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Victor of Aquitaine,
Jordan White and Amy Blue, two troubled teens, pick up an adolescent drifter, Xavier Red. Together, the threesome embark on a sex and violence-filled journey through an America of psychos and quickiemarts.
West Side Story meets Rumble in the Bronx meets A Clockwork Orange. Bizarre tale of London, a lonely teen yearning for affection and a leather jacket who lives in a dysfunctional family home where the mother keeps popping and sexually playing with her other child, X-Ray, a member of a gang of Mods who are constantly at war with a gang of Asian Bikers. Amidst this turmoil, London and her soul mate M16 search for meaning in a phantasmagoria without it. Written by
Michael Dumanis <email@example.com>
Not Moritsugu's best film, but it's one of my favorites of his.
It's difficult to write a review for a Jon Moritsugu film. Mod F-ck Explosion is an easy film to examine though. One thing I have always appreciated about Jon Moritsugu's work is that, even at his most grotesque, he still manages to craft a pretty radical world. Take Mod F-ck Explosion, for example. This film has no plot to speak of, but has slight hints of thematically inclined references to West Side Story. The film takes place in a futuristic punk surface coated landscape. Most of the characters appear to be Asian and most of the characters are in gangs. We have a drifter, London, whose family life is disturbingly dysfunctional and perverted. She yearns for a leather jacket, though our purposefully badly comically dubbed biker gang will be more than happy to comply if she cooperates with them first. The film's climax is inevitable, yet it somehow comes out of nowhere at the same time. The dark tone that the film adopts can only lend itself to tragedy, and the tragic parts are where the picture comes off the strongest. This avant-garde experimental science fiction picture comes off like a combination of an early Gregg Araki picture and Liquid Sky, although the early films of Gregg Araki were inspired by Jon Moritsugu, so I guess this balances that out, although I'd say Gregg Araki went a little too over the edge in his inspiration by including footage from Moritsugu's own film Hippy Porn (1991) into his gay teenage angst satire Totally F***ed Up (1993). Regardless, if you are a newcomer to the films of Jon Moritsugu, Mod F-ck Explosion is probably not a good starting point. To be perfectly honest, I don't really know which film of his they could start with since they are all so bizarre, but Mod F-ck Explosion is definitely not the one.
One of the things that I found interesting while watching this film was the overall hilarity in the misery of everyone. Every character in this film is stoned out of their minds, but there's something genuinely hilarious about it in this film. The actors don't strain for laughs, but the director does. What is interesting is that in a way you can see the battle between choice over direction between the actors and the naturalness of the plot. This could have only been intentional, obviously, but it's one of the funnier things I've seen from a film of this type. What's more, the introductory scenes of these characters is just simply amazing, even the more insignificant characters. I think what makes it so enjoyable is that these characters hardly even change their behavior. They stay the same, and so you know that the film won't head toward any sort of ultimate betrayal mixed with soap opera trickery to pull off it's story. The film just ditches that and instead floods the screen with dingy, dark, grimy, and colorful imagery that is both ugly and over-the-top. It's satisfying to see a film like this that goes in this direction and opts for satisfying details like this rather than ditching all charismatic charm. The characters suck, and yet I love them for this reason.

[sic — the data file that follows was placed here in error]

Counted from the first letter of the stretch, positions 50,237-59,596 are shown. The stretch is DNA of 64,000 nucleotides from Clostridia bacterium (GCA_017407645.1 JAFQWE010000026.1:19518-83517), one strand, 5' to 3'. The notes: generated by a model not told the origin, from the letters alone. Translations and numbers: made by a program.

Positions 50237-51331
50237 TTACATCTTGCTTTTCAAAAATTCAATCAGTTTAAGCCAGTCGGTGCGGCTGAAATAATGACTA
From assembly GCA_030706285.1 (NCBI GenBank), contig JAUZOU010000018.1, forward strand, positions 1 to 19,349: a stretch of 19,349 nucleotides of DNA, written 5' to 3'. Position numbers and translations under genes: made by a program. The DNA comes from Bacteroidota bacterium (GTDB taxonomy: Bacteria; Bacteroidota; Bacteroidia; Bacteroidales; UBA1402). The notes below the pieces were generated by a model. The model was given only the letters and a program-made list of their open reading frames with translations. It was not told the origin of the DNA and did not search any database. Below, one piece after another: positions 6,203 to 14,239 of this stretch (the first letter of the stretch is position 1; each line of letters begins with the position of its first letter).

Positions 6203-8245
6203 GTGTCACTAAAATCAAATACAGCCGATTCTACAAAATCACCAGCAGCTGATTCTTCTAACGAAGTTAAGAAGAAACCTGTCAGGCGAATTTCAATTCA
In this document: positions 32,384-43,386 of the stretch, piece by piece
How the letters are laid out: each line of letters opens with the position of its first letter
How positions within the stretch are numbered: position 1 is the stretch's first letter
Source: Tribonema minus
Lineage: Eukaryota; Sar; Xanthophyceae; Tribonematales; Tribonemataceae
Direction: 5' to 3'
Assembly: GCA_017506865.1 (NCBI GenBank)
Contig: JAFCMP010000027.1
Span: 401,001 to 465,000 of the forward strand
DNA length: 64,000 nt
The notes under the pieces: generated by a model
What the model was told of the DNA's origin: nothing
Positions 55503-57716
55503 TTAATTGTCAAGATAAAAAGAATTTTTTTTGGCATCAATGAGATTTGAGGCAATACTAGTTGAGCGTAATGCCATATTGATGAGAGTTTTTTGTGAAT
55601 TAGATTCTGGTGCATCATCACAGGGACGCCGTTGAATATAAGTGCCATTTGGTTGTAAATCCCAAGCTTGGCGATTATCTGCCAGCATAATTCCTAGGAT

Perhaps the strangest thing about this film though, at least for me, is that I found the personal plight of the London character to be strangely easy to relate to and it's for this reason that this film deserves more credit. Perhaps this says more about me personally than it does for the film, but any film that can touch me like this film does is gold in my mind. Make no mistake, not many people are going to get much out of this. The over-the-top comedy and disturbing gruesome violence are not going to be too involving for anyone expecting a serious film, but this film transcends artistic storytelling and goes far into total detached derangement that is as goofy and shocking as ever, but also is not without honesty. The film is full of life and of urban decay, and it celebrates trash film-making as what artistic freedom can sometimes represent. Obviously the film is full of itself, but how can it not be when it completely defines what ugly film-making and rebellious angst can amount to? There's just too much of the same out there for me to not love this film. I think it's probably the worst film that Moritsugu has ever done, it's also his most rebellious and his least personal. And yes there is a dream sequence set in a meat garden constructed of eight hundred pounds of rotting flesh, just like the DVD cover promises.
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